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Black History Month: The sportswomen you should know more about

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We all know that the likes of Serena Williams, Simone Biles and Shelly-Ann Fraser-Pryce are some of the greatest athletes of their time, and of history too. 

But what about those who came before them? The original GOATs? 

To celebrate Black History Month, BBC Sport takes a look at some of the black sportswomen who might not be household names in 2020, but were the trailblazers of the 20th century that smashed boundaries, made history and paved the way for today’s legends. 

Some of their stories have been forgotten, and some were probably not told well enough to begin with. Here are seven black sportswomen we think you should know more about. 

1. Althea Gibson

Althea Gibson was the first black woman to win a Grand Slam tournament in tennis, and in 1957 she became the first black Wimbledon champion. 

Gibson was born in 1927 in South Carolina, but her family moved to Harlem, New York, when she was seven years old. 

She was raised in an apartment block next to a ‘play street’ (a part of the road blocked off every afternoon) where inner-city kids without access to parks could safely run around and play sport. 

Gibson started off playing paddle tennis. By age 12, she was New York City’s women’s champion. An organiser of the play street spotted her talent and took her to the Cosmopolitan Club, a private tennis club for the black middle-classes in Harlem, where she started having tennis lessons. 

Racial segregation meant that black players weren’t allowed to compete in the US National Championships, so instead, they formed the American Tennis Association (ATA) and held their own tournament. Gibson won 10 straight ATA national titles between 1947 and 1956.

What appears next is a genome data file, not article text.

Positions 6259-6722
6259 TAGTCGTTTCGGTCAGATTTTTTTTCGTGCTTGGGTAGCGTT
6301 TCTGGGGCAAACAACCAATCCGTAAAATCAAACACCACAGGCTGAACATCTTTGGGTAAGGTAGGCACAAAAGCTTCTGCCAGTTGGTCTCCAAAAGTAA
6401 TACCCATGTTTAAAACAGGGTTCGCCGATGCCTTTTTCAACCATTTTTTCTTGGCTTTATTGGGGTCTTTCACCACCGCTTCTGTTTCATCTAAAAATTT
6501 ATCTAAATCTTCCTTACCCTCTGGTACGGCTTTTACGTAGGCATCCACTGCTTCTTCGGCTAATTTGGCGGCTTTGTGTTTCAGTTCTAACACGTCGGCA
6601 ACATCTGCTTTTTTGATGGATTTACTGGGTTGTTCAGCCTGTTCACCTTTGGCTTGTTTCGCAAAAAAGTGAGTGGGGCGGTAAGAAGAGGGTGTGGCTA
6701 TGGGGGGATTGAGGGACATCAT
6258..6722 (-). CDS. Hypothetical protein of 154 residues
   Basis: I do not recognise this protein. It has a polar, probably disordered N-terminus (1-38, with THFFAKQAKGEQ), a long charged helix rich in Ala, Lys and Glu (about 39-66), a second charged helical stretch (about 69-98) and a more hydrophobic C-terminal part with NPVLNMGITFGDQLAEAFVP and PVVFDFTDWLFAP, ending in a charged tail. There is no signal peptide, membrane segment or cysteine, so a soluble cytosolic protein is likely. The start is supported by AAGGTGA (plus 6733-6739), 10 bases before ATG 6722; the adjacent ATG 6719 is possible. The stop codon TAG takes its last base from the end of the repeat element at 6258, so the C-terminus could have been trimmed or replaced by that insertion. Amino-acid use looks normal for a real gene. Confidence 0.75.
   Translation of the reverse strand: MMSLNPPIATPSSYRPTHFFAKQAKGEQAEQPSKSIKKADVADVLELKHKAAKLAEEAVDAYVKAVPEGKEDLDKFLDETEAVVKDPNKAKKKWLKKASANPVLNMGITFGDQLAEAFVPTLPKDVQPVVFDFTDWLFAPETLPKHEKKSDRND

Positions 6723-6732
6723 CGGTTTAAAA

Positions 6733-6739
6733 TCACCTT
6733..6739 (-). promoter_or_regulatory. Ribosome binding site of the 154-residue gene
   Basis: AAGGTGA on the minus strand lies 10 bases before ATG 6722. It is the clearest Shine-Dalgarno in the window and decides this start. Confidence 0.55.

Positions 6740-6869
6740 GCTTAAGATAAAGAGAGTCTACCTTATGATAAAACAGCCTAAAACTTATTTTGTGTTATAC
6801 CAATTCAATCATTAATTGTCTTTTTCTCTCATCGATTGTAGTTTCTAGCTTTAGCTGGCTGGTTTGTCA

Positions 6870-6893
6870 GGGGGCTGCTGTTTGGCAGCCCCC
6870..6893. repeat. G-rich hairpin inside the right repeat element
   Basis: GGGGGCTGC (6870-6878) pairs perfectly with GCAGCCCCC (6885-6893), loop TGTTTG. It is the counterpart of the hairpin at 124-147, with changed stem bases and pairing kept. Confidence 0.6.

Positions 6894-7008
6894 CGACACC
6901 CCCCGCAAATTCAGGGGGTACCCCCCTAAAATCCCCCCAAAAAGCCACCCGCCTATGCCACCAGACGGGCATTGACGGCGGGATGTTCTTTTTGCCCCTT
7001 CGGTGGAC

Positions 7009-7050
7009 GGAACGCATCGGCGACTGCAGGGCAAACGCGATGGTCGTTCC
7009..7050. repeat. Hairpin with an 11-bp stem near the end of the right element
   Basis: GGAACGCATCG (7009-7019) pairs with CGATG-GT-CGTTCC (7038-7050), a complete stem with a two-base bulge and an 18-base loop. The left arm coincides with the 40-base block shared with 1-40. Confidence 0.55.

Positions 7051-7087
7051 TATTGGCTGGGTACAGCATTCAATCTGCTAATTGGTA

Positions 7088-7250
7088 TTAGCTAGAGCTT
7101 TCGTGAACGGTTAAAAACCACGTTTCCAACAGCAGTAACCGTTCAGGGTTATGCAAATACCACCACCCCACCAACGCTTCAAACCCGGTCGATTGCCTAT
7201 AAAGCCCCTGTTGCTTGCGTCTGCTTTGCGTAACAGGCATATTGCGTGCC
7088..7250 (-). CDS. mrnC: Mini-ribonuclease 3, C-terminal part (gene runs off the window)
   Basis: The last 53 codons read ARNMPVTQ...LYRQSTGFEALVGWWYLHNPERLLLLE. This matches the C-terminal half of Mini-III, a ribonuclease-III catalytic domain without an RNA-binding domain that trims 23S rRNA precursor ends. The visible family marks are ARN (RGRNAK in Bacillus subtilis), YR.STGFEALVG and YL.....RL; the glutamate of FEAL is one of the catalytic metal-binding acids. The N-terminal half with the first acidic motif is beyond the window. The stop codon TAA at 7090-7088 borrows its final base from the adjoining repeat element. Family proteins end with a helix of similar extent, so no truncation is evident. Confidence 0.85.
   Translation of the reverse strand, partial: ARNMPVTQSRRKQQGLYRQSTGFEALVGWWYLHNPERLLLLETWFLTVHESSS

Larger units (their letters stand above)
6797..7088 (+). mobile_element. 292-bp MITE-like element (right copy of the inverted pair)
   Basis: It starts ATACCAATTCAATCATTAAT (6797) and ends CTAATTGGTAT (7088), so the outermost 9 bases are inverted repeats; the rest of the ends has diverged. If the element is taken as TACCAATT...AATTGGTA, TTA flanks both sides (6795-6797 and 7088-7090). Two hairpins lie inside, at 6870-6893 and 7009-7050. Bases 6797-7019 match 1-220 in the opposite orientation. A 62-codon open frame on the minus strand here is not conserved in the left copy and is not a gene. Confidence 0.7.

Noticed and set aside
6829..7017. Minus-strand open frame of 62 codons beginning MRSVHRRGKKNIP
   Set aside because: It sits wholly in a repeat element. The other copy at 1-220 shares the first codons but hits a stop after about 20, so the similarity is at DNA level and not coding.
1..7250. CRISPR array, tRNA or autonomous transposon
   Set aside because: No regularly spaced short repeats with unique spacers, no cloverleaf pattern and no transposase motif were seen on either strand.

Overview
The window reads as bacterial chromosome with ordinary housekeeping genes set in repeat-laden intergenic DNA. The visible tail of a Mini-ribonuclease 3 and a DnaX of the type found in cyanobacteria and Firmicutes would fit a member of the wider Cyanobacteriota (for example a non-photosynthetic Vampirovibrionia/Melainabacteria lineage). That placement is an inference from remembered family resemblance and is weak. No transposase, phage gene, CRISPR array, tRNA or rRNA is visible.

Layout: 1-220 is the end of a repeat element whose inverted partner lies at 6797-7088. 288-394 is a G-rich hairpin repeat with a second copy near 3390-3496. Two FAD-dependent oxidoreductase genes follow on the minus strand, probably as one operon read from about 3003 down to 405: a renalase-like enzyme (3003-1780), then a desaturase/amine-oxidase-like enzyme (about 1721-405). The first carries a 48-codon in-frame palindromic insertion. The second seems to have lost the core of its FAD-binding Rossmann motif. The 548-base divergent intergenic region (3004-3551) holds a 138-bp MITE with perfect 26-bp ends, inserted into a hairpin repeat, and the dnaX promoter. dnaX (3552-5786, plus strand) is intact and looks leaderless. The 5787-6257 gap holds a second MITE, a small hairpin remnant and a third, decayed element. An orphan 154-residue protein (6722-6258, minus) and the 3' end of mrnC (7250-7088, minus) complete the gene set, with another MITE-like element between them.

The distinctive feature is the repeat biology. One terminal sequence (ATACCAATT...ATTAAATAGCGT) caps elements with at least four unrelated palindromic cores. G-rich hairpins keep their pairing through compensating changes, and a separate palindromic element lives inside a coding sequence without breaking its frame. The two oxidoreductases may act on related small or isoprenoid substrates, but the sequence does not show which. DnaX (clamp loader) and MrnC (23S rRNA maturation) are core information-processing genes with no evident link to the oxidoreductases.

But in 1950, former US Nationals champion Alice Marble wrote a magazine article questioning why Gibson couldn’t play in the event that would become the US Open. 

“The question I’m most frequently expected to answer is whether Althea Gibson will be permitted to play in the nationals this year,” Marble wrote.

“When I directed the question to a committee member of long standing he answered in the negative: ‘Ms Gibson will not be permitted to play and it will be the reluctant duty of the committee to reject her entry.'” 

The article sparked more people to speak out and put pressure on the United States Tennis Association, who eventually let Gibson play at the 1950 US National Championships. 

A year later in 1951, she was thriving and became the first black woman to play at Wimbledon. And she kept on thriving, winning the 1956 French Championships – to become the first black woman to win one of her sport’s major events.

But 1957 was the biggest year for Gibson. She was now considered the best female tennis player in the world and backed it up by winning Wimbledon, fully cementing her place in the history books. It was such a big deal, that Time magazine, who’d never had a black woman on their cover, put Althea Gibson’s contagious smile on it that August. 

In 1958 she defended her Wimbledon title. Not just in the singles either – Gibson had now won three straight doubles titles at The Championships, from 1956-58. 

And those US National championships that she was banned from competing at a few years before? She won those in ’57 and ’58 too. 

Gibson wasn’t just a tennis legend though. In 1964, she became the first black player to compete on golf’s LPGA tour.